“South Africans live in separate but parallel worlds, and old divides continue to exist, 16 years after the end of apartheid." Ullrich Fichtner on the violence, victories and hope.
With Asia expected to overtake Europe in pharmaceutical sales, researchers are focusing on the predominant diseases, and the medicines most likely to work, in emerging markets.
Worried that Twitter is shrinking attention spans, search engines lowering intelligence? Steven Pinker reassures us that I.T. is actually keeping us smart.
I.T. is waking up to the benefits of minimalism thanks to feature fatigue among consumers and strong demand from less affluent consumers in the developing world.
Meghan Daum opines on beauty amid a new book on workplace discrimination against the "unattractive" and a lawsuit by a woman claiming she was fired for being too attractive.
NYU professor Tunku Varadarajan asks: How can we account for the success of Indian American political candidates in the South given the region's history of institutionalized racism?
Among children whose parents consistently use mobile devices, "feelings of hurt, jealousy and competition are widespread," says Sherry Turkle, director of MIT's Initiative on Technology and Self.
Garrison Keillor eavesdrops on some twenty-somethings at a local cafe and reasons that instant communication would have sapped modern literature of its best tropes, e.g. longing and reflection.
Stanford Economist Paul Romer wants "dysfunctional nations to kick-start their own development" by leasing territory to foreign governments, an idea criticized as "neo-colonial".
Ideological debates that lack context during a financial crisis are like a bikini, says Marc Lackritz of the Financial Times: "What they reveal is suggestive; but what they conceal is vital."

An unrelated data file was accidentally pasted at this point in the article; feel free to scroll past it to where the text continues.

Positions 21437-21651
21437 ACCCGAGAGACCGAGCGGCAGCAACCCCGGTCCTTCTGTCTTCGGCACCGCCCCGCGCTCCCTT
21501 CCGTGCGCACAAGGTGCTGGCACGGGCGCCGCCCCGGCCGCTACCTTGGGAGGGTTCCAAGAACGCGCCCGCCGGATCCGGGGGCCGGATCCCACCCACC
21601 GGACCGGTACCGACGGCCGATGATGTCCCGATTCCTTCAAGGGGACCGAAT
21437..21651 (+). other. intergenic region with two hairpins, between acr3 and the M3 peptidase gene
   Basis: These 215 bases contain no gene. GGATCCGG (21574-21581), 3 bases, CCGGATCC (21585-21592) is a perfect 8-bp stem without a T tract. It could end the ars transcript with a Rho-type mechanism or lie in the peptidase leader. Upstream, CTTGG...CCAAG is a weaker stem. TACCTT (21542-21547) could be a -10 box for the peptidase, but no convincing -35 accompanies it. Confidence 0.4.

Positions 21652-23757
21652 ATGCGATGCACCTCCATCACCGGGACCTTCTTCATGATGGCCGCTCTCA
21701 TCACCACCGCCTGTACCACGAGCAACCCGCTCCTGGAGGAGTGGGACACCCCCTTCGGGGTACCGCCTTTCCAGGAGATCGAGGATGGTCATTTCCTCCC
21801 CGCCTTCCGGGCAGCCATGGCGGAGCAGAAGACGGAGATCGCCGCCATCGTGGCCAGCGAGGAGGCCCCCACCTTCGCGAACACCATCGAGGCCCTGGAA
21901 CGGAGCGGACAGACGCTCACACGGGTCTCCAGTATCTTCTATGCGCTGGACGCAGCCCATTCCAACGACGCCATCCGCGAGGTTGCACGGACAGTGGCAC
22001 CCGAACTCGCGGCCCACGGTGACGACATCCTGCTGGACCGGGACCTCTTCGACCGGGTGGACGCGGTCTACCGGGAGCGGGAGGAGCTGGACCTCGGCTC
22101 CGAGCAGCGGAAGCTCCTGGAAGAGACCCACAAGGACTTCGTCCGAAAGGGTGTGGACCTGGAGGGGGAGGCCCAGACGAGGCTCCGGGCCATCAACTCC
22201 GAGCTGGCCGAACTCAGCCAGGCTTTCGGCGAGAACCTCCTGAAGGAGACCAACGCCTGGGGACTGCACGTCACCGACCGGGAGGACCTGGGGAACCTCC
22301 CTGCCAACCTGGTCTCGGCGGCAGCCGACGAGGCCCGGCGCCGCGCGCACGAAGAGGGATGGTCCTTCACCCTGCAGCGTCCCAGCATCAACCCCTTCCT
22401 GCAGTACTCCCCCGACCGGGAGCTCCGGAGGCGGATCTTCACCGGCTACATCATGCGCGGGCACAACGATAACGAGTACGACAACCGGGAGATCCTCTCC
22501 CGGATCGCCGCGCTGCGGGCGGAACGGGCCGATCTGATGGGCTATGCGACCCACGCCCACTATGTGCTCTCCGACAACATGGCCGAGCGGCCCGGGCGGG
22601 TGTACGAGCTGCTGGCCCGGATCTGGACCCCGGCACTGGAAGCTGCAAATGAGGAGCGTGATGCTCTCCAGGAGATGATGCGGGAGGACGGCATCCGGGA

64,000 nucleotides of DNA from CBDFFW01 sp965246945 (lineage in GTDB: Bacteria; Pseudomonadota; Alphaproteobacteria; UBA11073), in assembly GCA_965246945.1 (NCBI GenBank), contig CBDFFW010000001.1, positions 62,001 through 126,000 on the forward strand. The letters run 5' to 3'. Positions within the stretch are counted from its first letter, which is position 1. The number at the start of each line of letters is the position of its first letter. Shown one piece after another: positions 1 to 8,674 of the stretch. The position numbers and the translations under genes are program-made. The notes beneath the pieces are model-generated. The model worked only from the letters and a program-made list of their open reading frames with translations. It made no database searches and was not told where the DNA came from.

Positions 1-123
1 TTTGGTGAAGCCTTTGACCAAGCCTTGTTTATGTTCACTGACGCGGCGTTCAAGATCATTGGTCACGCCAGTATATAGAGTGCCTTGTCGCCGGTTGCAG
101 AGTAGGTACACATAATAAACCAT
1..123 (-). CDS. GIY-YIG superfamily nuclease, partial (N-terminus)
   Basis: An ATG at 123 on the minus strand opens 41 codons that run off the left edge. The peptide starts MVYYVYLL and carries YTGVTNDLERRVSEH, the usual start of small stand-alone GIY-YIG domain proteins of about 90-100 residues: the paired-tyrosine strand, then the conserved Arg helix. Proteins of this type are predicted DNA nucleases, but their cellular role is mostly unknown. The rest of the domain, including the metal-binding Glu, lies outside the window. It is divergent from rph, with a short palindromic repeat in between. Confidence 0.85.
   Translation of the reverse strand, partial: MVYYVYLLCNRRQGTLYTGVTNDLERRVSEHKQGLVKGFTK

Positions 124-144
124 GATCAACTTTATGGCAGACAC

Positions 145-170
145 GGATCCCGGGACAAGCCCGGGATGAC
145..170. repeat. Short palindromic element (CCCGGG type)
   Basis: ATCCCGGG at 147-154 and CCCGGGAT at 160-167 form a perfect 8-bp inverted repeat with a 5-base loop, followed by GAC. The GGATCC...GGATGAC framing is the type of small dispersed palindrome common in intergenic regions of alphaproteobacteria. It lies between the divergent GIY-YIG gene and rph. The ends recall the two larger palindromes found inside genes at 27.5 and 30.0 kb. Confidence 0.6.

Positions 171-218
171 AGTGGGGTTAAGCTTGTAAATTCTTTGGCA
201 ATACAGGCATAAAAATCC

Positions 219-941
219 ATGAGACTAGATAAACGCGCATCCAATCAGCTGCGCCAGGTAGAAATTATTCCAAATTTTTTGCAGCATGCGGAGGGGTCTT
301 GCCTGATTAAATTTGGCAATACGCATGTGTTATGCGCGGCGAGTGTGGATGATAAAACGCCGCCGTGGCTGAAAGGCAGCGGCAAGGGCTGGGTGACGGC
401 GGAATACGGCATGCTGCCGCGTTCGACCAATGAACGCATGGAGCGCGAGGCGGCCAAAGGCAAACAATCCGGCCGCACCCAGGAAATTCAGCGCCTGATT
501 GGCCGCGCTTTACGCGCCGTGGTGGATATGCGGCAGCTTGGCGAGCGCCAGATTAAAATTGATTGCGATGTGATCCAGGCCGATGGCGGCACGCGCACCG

NASA says our sun is preparing for a stormy period and, according to the National Academy of Sciences, "A major solar storm could cause twenty times more economic damage than Hurricane Katrina."
Forty percent of the world doesn't use toilets, says UNICEF, resulting in disease carried by dust and flies and contaminated food and water supplies — the toll is 2 million dead annually.
One in eight people fled their homes in Northwest Pakistan in 2009 because of the war in Afghanistan; the area is a "human-rights free zone" according to a new report from Amnesty International.
Apple's strict policy against pornographic apps has resulted in an illustrated adaptation of James Joyce's landmark novel Ulysses being censored; the novel itself was once banned for its sexual content.
Researchers hoping to fuse neuroscience with marketing are studying brain patterns of consumers with the goal of tapping into their subconscious material desires.